As General Motors chief executive Dan Akerson sees it, Tesla Motors has the potential to be a disruptive force to the automotive industry, and he doesn’t want to be caught off guard.
Akerson has assigned a small team to study billionaire industrialist Elon Musk’s upstart electric-car maker and how it might threaten the 104-year-old automaker’s business, said Steve Girsky, GM vice chairman.
“He thinks Tesla could be a big disrupter if we’re not careful,” Girsky said. “History is littered with big companies that ignored innovation that was coming their way.”
The approach is part of Akerson’s effort to change GM’s culture as he tries to push the automaker to move beyond its 2009 bankruptcy reorganization and make it the most profitable car company in the world. He has redirected research and development spending, focusing efforts on commercial applications, quickening implementation and investing money in startup companies that are developing cutting-edge technology.
Akerson’s distaste for GM’s old ways is well documented. He joined the company’s board as part of the 2009 government-backed bankruptcy and $50 billion bailout. As CEO, Akerson has complained publicly about GM’s “committee culture” and “fiefdoms.” His efforts have reached far: to stop losses in Europe, develop cars more efficiently and quickly, make drivers more connected, improve customer service and quality.
Last year, GM trimmed research and development spending by 9.3 percent, to $7.37 billion, according to a regulatory filing. R&D has also seen some high-level executive departures, including Chief Technology Officer Tom Stephens; Alan Taub, the R&D head; and Chris Borroni-Bird, who was working on futuristic vehicles.
“The fact that they probably can’t afford those sorts of black-box endeavors anymore shouldn’t be news to them,” said Eric Noble of the industry consultant Car Lab. Revenue last year was $152 billion, down from $206 billion in 2006.
Girsky, who has been overseeing GM’s efforts to turn around its European business, is specifically interested in connected cars and said paralyzing traffic congestion could be a major problem for automakers in the future.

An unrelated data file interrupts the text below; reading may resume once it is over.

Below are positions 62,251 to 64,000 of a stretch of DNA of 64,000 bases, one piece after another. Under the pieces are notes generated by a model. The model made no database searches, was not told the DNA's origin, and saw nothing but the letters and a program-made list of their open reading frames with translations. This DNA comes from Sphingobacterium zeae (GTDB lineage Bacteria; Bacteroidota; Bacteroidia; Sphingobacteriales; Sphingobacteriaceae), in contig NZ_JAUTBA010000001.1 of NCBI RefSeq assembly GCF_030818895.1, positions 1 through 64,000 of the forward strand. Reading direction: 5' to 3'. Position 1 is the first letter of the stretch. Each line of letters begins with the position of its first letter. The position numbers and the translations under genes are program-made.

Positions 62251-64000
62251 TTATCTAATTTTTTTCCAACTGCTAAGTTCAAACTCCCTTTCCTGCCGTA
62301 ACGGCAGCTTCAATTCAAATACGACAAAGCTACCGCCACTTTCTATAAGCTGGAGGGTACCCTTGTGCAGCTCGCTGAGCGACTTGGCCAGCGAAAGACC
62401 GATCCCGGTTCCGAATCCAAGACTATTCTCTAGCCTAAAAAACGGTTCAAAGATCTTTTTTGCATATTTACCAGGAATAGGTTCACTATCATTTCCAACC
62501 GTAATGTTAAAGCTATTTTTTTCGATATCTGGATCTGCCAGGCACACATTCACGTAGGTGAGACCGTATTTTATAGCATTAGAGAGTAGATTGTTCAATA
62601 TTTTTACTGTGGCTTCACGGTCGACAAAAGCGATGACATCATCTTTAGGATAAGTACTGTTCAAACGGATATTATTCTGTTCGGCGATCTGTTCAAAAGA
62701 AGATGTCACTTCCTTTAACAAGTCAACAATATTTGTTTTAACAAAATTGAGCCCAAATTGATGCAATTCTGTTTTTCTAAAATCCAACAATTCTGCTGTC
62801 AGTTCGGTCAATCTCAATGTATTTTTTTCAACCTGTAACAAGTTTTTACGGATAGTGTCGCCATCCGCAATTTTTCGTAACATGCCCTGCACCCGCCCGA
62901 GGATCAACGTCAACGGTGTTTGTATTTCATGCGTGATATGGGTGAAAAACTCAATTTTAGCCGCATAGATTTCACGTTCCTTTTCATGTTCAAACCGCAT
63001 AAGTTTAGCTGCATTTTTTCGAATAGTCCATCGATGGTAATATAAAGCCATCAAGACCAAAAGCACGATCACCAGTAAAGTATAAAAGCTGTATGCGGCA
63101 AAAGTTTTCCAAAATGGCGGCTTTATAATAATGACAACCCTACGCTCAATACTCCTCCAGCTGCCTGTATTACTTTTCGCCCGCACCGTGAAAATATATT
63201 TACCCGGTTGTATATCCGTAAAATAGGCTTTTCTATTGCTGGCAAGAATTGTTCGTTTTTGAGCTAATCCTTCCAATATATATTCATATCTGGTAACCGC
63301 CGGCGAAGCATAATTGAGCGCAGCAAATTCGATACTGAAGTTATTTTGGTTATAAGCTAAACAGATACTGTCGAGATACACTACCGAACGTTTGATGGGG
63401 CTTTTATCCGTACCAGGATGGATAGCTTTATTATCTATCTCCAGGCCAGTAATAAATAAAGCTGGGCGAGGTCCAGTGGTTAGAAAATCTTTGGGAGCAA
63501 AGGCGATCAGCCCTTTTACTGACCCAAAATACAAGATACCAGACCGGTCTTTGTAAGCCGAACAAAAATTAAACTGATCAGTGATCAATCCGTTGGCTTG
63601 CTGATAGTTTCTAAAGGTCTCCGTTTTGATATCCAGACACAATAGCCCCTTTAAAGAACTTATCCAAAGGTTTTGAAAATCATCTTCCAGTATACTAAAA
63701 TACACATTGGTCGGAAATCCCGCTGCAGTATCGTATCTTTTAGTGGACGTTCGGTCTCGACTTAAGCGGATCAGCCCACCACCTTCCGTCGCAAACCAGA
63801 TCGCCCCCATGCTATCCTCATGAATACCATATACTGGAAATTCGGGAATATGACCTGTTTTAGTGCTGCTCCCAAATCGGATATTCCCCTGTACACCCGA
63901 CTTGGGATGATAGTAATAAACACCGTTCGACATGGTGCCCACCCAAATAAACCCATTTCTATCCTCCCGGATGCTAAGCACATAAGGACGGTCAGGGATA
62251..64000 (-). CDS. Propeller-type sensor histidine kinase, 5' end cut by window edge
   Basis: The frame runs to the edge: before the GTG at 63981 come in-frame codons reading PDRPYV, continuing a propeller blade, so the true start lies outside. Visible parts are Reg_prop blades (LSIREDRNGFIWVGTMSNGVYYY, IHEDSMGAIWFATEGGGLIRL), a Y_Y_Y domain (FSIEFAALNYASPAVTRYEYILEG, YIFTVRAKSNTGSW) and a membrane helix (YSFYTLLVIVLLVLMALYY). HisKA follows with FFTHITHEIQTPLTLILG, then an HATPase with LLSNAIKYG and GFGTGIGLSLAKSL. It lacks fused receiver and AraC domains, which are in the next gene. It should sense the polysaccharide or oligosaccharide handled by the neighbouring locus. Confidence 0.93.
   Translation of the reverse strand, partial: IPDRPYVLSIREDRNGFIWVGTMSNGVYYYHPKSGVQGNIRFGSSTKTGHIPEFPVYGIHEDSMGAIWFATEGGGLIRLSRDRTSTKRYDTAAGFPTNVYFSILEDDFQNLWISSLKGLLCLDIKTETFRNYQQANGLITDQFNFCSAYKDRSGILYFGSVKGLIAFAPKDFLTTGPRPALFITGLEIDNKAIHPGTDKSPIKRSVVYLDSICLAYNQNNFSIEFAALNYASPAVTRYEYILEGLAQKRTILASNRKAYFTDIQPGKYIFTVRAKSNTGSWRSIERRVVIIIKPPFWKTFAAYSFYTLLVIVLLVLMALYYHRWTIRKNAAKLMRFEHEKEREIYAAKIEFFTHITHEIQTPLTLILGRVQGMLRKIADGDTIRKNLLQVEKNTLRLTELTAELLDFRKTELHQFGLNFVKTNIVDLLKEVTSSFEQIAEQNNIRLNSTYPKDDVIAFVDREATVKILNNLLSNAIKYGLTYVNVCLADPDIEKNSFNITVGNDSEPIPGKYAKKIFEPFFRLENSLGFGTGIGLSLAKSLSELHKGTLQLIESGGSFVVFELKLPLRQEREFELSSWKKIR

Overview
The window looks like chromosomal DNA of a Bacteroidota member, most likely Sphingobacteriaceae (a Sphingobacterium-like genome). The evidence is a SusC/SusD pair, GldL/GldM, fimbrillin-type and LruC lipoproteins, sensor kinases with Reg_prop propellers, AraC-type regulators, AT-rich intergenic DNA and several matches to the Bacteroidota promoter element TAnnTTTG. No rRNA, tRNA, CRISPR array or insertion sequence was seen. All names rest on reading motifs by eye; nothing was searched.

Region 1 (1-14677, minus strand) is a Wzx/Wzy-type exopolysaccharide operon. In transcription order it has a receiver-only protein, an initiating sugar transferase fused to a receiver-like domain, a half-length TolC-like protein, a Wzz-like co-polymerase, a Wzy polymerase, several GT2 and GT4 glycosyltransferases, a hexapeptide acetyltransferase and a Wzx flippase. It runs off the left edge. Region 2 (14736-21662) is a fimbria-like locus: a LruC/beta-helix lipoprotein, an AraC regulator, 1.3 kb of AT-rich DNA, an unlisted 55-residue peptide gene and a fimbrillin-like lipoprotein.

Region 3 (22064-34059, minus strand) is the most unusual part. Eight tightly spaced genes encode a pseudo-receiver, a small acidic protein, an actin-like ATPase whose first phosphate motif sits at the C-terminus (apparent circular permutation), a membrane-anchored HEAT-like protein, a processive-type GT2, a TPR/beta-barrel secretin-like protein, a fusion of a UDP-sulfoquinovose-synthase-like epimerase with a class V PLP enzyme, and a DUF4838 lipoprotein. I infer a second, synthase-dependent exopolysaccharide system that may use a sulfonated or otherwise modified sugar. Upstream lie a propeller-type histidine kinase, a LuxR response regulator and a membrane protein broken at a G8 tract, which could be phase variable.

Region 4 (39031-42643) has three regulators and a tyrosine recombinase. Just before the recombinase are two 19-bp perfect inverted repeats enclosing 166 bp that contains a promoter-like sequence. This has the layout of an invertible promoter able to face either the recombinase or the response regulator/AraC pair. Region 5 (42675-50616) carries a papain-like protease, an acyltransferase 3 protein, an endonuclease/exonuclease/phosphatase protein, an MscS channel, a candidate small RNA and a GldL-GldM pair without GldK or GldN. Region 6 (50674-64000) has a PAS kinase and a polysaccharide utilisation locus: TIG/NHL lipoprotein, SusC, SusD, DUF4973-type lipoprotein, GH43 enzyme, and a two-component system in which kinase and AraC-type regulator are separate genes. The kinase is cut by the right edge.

He replaced Stephens and Taub with Jon Lauckner, head of GM Ventures, which was set up in 2010 to make investments in startup companies, such as the $7.5 million equity investment in Sunlogics and $5 million in Powermat.
Girsky has started giving employees Apollo 13 patches, which honor the 1970 NASA space mission that faced seemingly insurmountable odds that were ultimately overcome.
“The definition of success at R&D used to be, ‘How many patents have you generated?’ ” he said. “Well, we have a new definition of success: How much of your stuff actually goes into the car?”
GM has been a leader in plug-in electric vehicles with its development of the Chevrolet Volt plug-in hybrid. While the Volt was met with disappointing sales, GM is working on the next-generation version that Akerson has indicated could come out in 2015 or 2016. He told an audience in California this year that engineers are working to cut as much as $10,000 from the cost of each Volt, which starts at $39,145.
Tesla’s Model S, priced from $69,900, outsold the Volt in the first quarter, and the company hasn’t announced its
second-quarter deliveries yet. The Model S underbody is similar to a skateboard-like concept that GM proposed in 2002 for fuel-cell vehicles, Girsky said.
“It’s fascinating,” Girsky said. “I don’t know if it’s going to work . All I know is if we ignore it and say it’s a bunch of laptop batteries, then shame on us.”
Paying attention to Tesla is a change for GM, Girsky said.
“In the old days, they would’ve said, ‘It’s a bunch of laptop batteries and don’t worry about it and blah, blah,’” Girsky said. Akerson’s “view of the world is this kind of thing can impact our organization. And we need to be prepared.”